Police in England and Wales to record misogyny as a hate crime in wake of Sarah Everard murder

Well-wishers gather beside floral tributes to honor murder victim Sarah Everard on Clapham Common in south London on March 14, 2021.

London (CNN)Police in England and Wales are set to record misogyny as a hate crime on an experimental basis from this autumn, a government minister has said, as the UK faces a reckoning on violence against women.

Susan Williams, a Conservative in the House of Lords and a junior minister in the Home Office, said in Parliament Wednesday that on an experimental basis, the government "will ask police forces to identify and record any crimes of violence against the person, including stalking and harassment, as well as sexual offenses where the victim perceives it to have been motivated by a hostility based on their sex."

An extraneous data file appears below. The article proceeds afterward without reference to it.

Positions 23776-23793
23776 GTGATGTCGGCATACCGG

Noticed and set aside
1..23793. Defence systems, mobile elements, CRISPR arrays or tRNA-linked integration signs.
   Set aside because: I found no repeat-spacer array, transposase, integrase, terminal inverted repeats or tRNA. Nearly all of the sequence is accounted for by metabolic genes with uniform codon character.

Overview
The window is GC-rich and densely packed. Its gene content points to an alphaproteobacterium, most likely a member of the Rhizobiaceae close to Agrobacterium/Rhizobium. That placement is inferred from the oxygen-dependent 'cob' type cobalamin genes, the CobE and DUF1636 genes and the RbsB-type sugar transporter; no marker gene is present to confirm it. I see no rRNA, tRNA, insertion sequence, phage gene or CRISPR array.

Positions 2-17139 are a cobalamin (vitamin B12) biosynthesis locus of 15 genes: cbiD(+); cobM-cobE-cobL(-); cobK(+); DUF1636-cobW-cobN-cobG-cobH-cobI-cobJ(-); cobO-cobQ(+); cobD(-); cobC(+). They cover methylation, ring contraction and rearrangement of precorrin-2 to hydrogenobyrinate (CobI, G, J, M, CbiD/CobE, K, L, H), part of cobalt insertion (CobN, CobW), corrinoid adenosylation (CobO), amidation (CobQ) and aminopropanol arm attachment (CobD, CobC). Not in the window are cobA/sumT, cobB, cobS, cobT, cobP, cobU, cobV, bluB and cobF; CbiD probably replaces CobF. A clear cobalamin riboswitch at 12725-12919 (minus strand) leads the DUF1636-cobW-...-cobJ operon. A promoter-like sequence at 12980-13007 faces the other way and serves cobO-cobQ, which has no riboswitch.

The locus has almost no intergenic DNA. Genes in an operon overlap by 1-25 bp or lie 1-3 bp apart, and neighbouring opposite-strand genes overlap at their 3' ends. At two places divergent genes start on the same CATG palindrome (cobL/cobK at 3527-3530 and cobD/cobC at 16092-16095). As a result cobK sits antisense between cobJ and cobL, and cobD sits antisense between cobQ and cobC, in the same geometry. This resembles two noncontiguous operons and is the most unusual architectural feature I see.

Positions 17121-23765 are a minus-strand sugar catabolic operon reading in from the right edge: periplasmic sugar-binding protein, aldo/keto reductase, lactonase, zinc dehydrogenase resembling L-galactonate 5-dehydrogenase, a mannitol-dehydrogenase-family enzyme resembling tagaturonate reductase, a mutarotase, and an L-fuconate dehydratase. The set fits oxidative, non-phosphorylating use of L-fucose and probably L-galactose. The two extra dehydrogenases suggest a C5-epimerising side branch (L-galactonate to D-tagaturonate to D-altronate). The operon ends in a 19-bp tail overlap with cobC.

The move will not require a change in the law as it is already possible to categorize these offenses as hate crimes. Williams said the reason the move is experimental is because the UK's Law Commission had said the designation wouldn't guarantee greater effectiveness in bringing justice to offenders.
    Numerous prominent campaign groups in the UK had been pushing for misogyny to be designated a hate crime for some time. However, the murder of Sarah Everard has forced a national conversation about the violence, harassment and intimidation that women face.